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Nearly half of young investors pushed their stimulus cash into stocks and cryptocurrency, study says (INX, DJIA, COMPX, NDX, SPY, QQQ)

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Close to a majority of young investors who received money from the US government to withstand the COVID-19 pandemic used some of those funds to buy stocks and cryptocurrencies, according to a CNBC/Momentive survey

49% of investors 18-34 years-old turned to stocks and digital assets in an effort to maximize their slice of the billions of dollars in stimulus money sent to most Americans by the Biden and Trump administrations after the virus began to sweep through the country in early 2020.

15% of young investors put money into individual stocks and 11% purchased cryptocurrency, according to the survey published Tuesday. Also, 9% invested in mutual funds and 8% purchased exchange-traded funds. Momentive surveyed 5,523 adults from August 4-9, and of those, 45% are investors.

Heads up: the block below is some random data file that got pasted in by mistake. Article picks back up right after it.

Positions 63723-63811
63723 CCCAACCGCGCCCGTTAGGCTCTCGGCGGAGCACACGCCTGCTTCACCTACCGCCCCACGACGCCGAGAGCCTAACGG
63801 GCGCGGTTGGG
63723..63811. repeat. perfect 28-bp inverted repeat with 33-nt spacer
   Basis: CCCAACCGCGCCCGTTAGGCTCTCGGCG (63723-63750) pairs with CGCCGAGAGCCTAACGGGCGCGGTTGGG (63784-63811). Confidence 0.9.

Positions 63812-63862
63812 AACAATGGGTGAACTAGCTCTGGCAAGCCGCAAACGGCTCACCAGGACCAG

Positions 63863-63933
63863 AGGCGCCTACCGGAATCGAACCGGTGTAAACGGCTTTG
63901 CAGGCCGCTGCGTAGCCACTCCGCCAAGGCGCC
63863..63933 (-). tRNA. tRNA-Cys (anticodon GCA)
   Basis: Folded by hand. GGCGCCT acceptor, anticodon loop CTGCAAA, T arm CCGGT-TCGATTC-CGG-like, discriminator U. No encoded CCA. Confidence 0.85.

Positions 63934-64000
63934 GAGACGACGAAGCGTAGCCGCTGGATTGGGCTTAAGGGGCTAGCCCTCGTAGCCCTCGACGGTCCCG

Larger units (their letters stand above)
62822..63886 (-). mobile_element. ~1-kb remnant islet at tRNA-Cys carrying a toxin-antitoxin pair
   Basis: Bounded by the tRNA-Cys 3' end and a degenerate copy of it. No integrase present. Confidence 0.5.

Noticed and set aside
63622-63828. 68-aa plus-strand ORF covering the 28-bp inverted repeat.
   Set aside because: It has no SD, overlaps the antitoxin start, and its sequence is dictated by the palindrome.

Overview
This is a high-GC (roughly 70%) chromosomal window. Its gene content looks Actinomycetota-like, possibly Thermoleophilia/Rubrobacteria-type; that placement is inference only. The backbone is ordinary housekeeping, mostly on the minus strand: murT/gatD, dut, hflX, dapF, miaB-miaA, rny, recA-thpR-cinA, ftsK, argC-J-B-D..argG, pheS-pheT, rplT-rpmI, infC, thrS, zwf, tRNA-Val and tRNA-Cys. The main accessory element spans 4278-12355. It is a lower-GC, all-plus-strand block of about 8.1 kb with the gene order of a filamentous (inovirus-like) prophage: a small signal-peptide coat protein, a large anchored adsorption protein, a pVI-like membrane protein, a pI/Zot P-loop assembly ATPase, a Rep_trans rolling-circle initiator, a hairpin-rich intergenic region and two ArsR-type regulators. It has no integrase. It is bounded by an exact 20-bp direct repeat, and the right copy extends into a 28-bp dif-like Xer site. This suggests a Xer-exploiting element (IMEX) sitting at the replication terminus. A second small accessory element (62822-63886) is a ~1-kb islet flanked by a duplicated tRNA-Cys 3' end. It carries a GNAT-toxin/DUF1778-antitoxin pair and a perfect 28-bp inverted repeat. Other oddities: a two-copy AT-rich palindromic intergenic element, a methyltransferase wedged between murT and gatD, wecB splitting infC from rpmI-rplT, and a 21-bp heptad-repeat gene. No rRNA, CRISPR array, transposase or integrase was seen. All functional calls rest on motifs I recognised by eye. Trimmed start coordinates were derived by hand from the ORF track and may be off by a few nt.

More than 25% of total survey respondents said they began investing within the last 18 months, and 73% started in 2019 or earlier. 

US stocks so far this year have climbed to record highs, aided by a growing number of individuals who have used so-called 'stimmy' cash to buy into dips or pullbacks in the market as prices become less expensive. Meanwhile, the cryptocurrency market this year has swelled to more than $2 trillion in valuation, fronted by gains for bitcoin, ether and other digital currencies. 

The survey found that one in 10 people in the US invest in cryptocurrencies and 60% do so because of the potential for long-term growth. 

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